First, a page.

General Education Teacher Use of Evidence-Based Practices for Students with Autism Spectrum Disorder



Journal Title

Journal ISSN

Volume Title



Background: The prevalence of autism spectrum disorder (ASD) has increased in recent years (Maenner et al., 2020), which also means more students with ASD are receiving services in schools. Students on the autism spectrum are at an increased risk for emotional, behavioral, social, and academic deficits, which can impact their performance in the classroom (e.g., Ashburner et al., 2010). As more students with ASD are integrated into the general education classroom, it is important to examine general education teacher cognitive factors and self-report of behaviors, as they are increasingly responsible for instructing these students. Specifically, investigating what evidence-based practices (EBPs) they report using and what factors may influence the choice of these practices (e.g., attitudes, self-efficacy, priorities, etc.) can help identify ways to better support general education teachers who are instructing students with ASD. One framework that may help researchers in this area is implementation science, which is the study of factors that influence the full and effective use of EBPs (Fixsen et al., 2005). To enhance acceptability and uptake and use of EBPs in the education sector, this framework underscores the importance of understanding factors such as knowledge, attitudes, and social validity of the EBP, as well as other relevant factors such as self-efficacy and instructional priorities. Understanding the systems that influence children with ASD, such as schools and specifically teacher practices, can ultimately reveal ways to improve outcomes for this population. Purpose: The aims of this study were to examine which EBPs general education teachers report using for students with ASD and what factors influence their reports of EBP use in general education classrooms. Methods: The study involved an anonymous, online survey, which included screening questions to determine eligibility for the study, a demographic characteristics survey, the Evidence-Based Practice Attitude Scale (EBPAS; Aarons, 2004), Teacher Self-Efficacy for Students with Autism Scale (TSEAS; Love, 2016), and questions about instructional priorities (Knight et al., 2019), as well as knowledge, social validity, and self-reported use of EBPs (Sulek et al., 2019). Results: The total sample size was 123 general education teachers. General education teachers reported using EBPs at least once per week, but not every day for their students with ASD. The most frequently used EBPs, reported as being used sometimes (in order from most to least), were antecedent-based interventions, music-mediated interventions, and prompting. The EBPs reported as being least frequently used (between less than once per week and more than once a week but not everyday) and included functional behavior analysis, extinction, and discrete trial training. Hierarchical linear regression analyses revealed that EBP knowledge and EBP social validity were significantly associated with self-reported EBP use. However, years of teaching experience, access to professional development resources, attitudes towards EBPs, and self-efficacy in working with students with ASD did not significantly predict teachers reports of using EBPs in the classroom. Conclusion: The EBPs that general education teachers self-reported as using most frequently for students with ASD were ones they had more knowledge about and found more acceptable and feasible for implementing in their classrooms. To increase use of EBPs by general education teachers for students with ASD, teacher preparation programs, professional development sessions, and continuing education workshops should aim to increase the knowledge of and social validity surrounding EBPs.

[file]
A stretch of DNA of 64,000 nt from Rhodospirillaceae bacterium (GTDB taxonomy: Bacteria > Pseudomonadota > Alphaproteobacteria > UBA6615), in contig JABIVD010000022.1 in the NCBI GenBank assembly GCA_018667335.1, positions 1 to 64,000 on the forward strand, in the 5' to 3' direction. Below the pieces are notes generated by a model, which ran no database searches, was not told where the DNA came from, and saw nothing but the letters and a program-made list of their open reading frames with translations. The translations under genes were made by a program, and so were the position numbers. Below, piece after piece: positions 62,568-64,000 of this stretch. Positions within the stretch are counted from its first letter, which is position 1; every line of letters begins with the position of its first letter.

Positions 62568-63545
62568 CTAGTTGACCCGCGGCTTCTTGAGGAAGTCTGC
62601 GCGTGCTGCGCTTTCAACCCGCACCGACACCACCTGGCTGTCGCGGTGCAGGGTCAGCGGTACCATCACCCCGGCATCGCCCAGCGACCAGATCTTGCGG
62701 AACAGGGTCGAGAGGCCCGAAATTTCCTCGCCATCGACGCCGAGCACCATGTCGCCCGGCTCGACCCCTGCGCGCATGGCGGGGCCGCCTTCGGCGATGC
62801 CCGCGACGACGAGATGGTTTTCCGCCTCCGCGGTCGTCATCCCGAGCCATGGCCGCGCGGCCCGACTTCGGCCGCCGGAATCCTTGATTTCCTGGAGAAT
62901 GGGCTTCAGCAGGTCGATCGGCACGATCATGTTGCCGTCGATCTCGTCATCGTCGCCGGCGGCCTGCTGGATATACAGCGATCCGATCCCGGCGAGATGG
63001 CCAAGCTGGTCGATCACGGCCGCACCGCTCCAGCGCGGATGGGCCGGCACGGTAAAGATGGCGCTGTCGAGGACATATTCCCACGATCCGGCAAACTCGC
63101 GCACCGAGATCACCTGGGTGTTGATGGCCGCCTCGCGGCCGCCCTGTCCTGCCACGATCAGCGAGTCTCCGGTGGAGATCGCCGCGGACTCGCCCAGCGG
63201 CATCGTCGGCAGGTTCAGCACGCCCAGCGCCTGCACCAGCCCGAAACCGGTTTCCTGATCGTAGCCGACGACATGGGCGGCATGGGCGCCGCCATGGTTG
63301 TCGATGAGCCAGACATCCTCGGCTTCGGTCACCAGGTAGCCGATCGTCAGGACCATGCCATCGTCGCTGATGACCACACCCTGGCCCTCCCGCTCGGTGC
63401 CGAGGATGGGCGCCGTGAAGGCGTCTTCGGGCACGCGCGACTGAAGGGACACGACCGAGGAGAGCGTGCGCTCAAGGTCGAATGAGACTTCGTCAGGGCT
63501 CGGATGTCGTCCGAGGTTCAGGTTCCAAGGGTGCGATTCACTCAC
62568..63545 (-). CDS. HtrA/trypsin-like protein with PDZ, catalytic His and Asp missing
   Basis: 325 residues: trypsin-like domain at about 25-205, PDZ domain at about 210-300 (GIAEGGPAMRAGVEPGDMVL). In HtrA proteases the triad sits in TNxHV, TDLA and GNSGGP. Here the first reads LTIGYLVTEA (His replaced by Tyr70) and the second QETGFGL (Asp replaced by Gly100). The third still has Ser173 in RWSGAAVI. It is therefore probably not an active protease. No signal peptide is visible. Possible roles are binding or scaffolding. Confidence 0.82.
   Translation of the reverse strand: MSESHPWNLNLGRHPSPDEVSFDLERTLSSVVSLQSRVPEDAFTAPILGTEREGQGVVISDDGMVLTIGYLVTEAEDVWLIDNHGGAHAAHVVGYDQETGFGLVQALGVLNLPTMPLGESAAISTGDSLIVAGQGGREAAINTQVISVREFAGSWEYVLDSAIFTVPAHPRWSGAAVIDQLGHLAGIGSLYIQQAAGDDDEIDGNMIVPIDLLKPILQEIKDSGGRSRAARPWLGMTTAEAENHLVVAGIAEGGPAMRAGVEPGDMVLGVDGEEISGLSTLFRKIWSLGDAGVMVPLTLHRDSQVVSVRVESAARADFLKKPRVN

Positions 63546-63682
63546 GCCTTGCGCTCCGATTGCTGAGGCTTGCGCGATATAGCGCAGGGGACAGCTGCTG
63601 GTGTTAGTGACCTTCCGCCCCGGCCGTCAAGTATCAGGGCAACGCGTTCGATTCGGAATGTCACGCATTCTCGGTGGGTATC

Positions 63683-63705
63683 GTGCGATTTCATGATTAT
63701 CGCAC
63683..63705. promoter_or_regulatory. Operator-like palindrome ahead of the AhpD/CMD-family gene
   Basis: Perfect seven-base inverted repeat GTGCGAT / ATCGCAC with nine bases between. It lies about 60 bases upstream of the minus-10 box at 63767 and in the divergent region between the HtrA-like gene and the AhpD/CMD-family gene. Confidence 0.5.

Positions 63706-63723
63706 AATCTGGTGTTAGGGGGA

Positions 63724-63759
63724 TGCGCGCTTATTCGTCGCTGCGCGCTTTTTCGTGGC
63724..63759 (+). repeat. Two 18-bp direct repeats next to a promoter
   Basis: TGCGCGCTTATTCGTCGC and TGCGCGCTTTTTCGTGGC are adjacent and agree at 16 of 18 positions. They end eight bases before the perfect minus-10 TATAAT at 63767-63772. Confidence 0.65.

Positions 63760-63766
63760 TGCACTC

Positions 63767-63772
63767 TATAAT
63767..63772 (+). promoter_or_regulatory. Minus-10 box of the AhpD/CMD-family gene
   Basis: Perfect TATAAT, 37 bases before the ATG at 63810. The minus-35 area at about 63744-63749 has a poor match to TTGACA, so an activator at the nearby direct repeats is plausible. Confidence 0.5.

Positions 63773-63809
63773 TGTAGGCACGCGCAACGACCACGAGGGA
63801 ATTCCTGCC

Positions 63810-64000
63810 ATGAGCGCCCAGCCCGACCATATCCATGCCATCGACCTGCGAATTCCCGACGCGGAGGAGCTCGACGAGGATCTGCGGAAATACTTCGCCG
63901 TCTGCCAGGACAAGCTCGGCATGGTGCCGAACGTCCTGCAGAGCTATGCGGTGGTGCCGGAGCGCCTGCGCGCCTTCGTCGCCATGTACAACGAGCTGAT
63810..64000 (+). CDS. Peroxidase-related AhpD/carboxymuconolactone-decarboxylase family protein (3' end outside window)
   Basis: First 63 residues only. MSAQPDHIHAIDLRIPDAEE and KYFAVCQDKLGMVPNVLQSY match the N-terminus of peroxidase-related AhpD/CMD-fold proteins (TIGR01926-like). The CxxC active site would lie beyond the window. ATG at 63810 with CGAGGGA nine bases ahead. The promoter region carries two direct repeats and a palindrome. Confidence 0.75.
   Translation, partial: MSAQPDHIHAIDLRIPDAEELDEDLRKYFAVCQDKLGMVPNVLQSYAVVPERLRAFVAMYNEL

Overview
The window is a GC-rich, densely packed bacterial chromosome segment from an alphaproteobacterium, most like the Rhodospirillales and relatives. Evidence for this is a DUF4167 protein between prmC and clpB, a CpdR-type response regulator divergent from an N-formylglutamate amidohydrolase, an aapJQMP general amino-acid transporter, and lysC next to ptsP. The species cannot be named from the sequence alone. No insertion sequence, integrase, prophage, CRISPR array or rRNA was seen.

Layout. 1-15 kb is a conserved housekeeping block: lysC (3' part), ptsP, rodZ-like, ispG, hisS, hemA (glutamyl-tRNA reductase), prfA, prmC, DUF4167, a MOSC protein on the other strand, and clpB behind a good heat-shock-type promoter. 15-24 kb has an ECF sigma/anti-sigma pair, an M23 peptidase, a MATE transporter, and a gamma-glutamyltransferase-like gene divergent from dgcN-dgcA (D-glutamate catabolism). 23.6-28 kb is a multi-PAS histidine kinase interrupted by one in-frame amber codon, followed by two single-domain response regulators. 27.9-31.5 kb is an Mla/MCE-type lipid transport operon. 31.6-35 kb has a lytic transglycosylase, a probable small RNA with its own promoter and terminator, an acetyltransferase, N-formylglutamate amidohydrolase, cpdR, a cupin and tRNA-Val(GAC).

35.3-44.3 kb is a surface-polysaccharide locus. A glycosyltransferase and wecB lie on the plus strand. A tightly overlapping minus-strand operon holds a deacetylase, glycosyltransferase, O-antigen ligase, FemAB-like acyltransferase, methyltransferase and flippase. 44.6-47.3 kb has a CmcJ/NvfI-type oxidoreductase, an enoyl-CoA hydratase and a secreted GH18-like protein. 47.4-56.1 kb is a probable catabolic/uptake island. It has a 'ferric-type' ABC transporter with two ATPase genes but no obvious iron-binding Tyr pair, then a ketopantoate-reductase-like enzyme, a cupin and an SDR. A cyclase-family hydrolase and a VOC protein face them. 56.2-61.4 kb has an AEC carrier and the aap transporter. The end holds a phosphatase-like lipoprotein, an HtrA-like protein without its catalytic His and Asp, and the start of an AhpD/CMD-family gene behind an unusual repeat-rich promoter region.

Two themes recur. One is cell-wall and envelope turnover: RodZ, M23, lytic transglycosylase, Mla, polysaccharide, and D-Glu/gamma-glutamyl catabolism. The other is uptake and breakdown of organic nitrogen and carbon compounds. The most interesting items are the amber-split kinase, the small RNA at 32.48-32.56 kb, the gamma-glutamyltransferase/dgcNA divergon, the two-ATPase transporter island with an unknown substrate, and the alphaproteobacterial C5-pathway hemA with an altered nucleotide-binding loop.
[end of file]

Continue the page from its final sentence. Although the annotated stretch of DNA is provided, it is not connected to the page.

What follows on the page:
Autism spectrum disorder, General education